Compact or spread out – What will the University look like?

In June 1968, the architectural competition for Bielefeld University is announced. Its basis is the idea of a University committed to educational reform. This presents the architects with unique challenges to formally implement this. On 9 May 1969, the jury awards the first prize to the compact design proposed by the Berliner Architektengemeinschaft, an architectural collective. The decentralised design put forward by the Düsseldorf architects, Bender & Co, is the runner up.

  • Viewing of the winning model of the architectural competition, amongst others, by Prof. Dr. Helmut Schelsky (3rd from the left), Prof. Dr. Ernst-Joachim Mestmäcker (4th from left) and NRW State Minister of Construction, Dr. Ing. Hermann Kohlhase (3rd from the right).

    Photo: Günter Rudolf
    Source: Universitätsarchiv Bielefeld, FOS 00287
  • Photo of the winning model by the Berlin architectural collective centred around Klaus Köpke (1969). On the right, the Voltmannshof, which was to be preserved as a meeting centre according to the architects’ plans, and above that, the design for the building for the Center for Interdisciplinary Studies, which was not used.

    Photo: Günter Rudolf
    Source: Universitätsarchiv Bielefeld, FOS 01751
  • Photo of the revised and final model after the start of construction (1972). At the top left you can see the Center for Interdisciplinary Research (ZiF), including the Voltmannshof and H buildings, as well as the Behavioural Research Building on the upper right.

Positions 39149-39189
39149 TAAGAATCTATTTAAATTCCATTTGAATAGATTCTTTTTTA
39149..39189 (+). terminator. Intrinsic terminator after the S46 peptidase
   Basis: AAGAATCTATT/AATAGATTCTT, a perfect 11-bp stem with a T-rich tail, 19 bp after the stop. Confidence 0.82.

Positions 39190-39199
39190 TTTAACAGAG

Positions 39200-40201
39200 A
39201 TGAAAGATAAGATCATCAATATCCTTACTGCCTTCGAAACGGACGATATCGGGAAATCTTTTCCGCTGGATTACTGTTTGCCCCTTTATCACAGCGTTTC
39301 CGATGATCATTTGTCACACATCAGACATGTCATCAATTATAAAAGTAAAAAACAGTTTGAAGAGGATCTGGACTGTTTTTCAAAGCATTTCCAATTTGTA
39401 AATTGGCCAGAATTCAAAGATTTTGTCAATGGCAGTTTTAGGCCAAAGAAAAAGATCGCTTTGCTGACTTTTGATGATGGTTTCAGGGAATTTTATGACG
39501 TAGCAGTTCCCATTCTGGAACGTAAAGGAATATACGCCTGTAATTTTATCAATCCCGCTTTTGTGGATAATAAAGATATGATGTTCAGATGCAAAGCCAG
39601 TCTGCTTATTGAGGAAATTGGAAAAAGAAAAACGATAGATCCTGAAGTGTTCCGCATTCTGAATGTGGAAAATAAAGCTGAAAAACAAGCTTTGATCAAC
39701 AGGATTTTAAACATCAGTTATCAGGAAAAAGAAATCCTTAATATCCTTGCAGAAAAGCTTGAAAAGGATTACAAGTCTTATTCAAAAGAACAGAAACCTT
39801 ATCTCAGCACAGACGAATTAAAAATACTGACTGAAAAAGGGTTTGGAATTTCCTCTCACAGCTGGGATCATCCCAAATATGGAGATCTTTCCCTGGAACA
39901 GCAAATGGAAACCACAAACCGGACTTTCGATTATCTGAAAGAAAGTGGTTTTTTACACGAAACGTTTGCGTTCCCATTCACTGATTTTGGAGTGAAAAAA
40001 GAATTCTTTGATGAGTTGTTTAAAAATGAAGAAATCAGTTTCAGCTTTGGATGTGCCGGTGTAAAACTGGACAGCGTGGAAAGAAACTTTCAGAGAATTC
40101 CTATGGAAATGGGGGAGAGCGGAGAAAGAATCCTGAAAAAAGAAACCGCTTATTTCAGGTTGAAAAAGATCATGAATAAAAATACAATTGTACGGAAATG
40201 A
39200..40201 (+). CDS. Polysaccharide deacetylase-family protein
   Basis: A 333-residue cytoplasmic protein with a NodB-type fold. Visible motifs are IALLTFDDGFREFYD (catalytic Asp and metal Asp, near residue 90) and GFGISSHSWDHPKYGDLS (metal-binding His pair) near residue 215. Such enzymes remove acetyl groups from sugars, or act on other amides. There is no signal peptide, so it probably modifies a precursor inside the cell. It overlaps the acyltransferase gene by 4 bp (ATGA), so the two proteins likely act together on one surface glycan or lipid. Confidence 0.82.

Photo: Günter Rudolf
    Source: Universitätsarchiv Bielefeld, FOS 00447

  • Aerial photograph of the nearly completed main university building (1975).

    Photo: Günter Rudolf
    Source: Universitätsarchiv Bielefeld, FOS 01550

The jury praised the winning design because of its spatial concentration and the close connection between the facilities, which fulfilled the structural recommendations of the competition. The Düsseldorf design lost by a small margin. While it had the character of a park university campus, the jury found that it was sufficiently centralised and met the functional requirements for communication and cooperation.

Heated debate, a close result

The decision to award first prize to the architects Klaus Köpke, Wolf Siepmann, Helmut Herzog and Katte Töpper was not without controversy. After five hours of deliberation, a vote was forced, in which Köpke’s design narrowly won. Jürgen Hotzan, councillor of the Bielefeld city planning department, was opposed to the design. He saw it as a rehash of Bochum University, which had been completed a few years earlier as the first large public university built after World War II in Germany.

The architectural collective defended its design by pointing to the interdisciplinarity that the University’s founders desired and which required the shortest possible routes between facilities. It highlighted the central hall as a “marketplace”. After revising the winning design, the University voted unanimously in its favour, and it was finally built in 1976.

Klaus Köpke, an architect from the Berlin architecture collective, on winning the competition. Interview from 09.05.2018.

Source: Universitätsarchiv Bielefeld, FS 230